Gases influence meteorology through radiative transfer. Gases absorb and scatter solar radiation (emitted by the sun) and infrared radiation (emitted by the earth, atmosphere, and the sum). Changes in absorption and scattering affect temperatures, which affect pressures. Pressures affect wind speeds and directions.

Aerosol and cloud processes include gas-to-particle conversion, coagulation, freezing/melting, equilibrium chemistry, and aqueous chemistry. Coagulation occurs when two particles collide and stick together to form a third, larger particle. During freezing, liquid within a particle changes state to a solid. Melting is the reverse. Equilibrium reactions are reversible chemical reactions that occur between or among liquids, ions, and/or solids within particles. Aqueous reactions are irreversible reactions that usually occur among species dissolved in water.

Aerosol and cloud drops are also affected by emissions, transport, dry deposition, and sedimentation. Sedimentation is the process by which particles fall from one altitude to another or to the surface due to their weight. This differs from dry deposition, which occurs when particles diffuse to, blow over, or fall on a surface and stick to the surface. Aerosols and cloud drops scatter and absorb solar and infrared radiation. Gases, aerosols, and cloud drops all affect visibility, but aerosols (and clouds) affect visibility more than do gases.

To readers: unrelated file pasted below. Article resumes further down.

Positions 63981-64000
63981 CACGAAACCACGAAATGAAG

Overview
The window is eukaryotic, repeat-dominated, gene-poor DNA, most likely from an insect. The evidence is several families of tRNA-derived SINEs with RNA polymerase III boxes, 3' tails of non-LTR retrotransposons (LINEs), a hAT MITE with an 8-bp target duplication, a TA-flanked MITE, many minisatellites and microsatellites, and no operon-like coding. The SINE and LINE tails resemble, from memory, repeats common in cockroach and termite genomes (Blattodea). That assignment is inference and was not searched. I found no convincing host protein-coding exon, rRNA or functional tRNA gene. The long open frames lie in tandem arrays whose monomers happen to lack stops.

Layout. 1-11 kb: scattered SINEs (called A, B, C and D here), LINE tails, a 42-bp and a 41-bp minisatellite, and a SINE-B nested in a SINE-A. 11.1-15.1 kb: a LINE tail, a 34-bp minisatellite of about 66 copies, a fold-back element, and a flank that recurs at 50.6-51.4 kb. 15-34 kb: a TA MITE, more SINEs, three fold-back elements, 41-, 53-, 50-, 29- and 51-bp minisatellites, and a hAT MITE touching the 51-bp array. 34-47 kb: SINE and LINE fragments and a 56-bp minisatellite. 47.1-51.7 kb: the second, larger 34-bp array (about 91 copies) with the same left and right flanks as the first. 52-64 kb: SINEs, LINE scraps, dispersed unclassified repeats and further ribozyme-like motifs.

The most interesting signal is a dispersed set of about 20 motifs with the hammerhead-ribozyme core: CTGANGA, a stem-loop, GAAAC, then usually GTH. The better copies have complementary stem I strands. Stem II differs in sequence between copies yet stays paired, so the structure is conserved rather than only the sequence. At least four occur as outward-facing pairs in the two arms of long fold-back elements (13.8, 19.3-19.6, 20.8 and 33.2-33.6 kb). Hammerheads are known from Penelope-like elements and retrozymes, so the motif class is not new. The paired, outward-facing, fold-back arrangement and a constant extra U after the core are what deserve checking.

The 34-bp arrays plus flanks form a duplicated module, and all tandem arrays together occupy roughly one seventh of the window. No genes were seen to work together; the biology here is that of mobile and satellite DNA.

The primary meteorological variables in an atmospheric model are wind speed, wind direction, air temperature, air density, air pressure, and water content. These variables are simulated by solving a set of partial differential equations and parameterized equations, including the momentum equation, the thermodynamic energy equation for total water. The primary radiative variables in a model are heating rates and actinic fluxes. The former are used to calculate changes in temperature, and the latter are used to calculate photolysis rate coefficients. Both variables are calculated with the radiative transfer equation. Pollutant parameters in a model are gas and aerosol concentrations. Changes in concentration are found by solving ordinary differential equations that describe chemistry and physics and partial differential equations that describe transport.

In sum, weather, climate, and air pollution can be modeled by taking into account a fairly well-defined set of physical, chemical, and/or dynamical equations. with consideration of the key progress necessary to include feedback processes between meteorology and chemistry, aerosol formation in cloud development with subsequent effects on wet removal, dry deposition and surface exchange processes, and impacts of chemical perturbations on radiation, climate, and weather, these improvements would result in a comprehensive system, the "third-generation model" take the example of Models-3.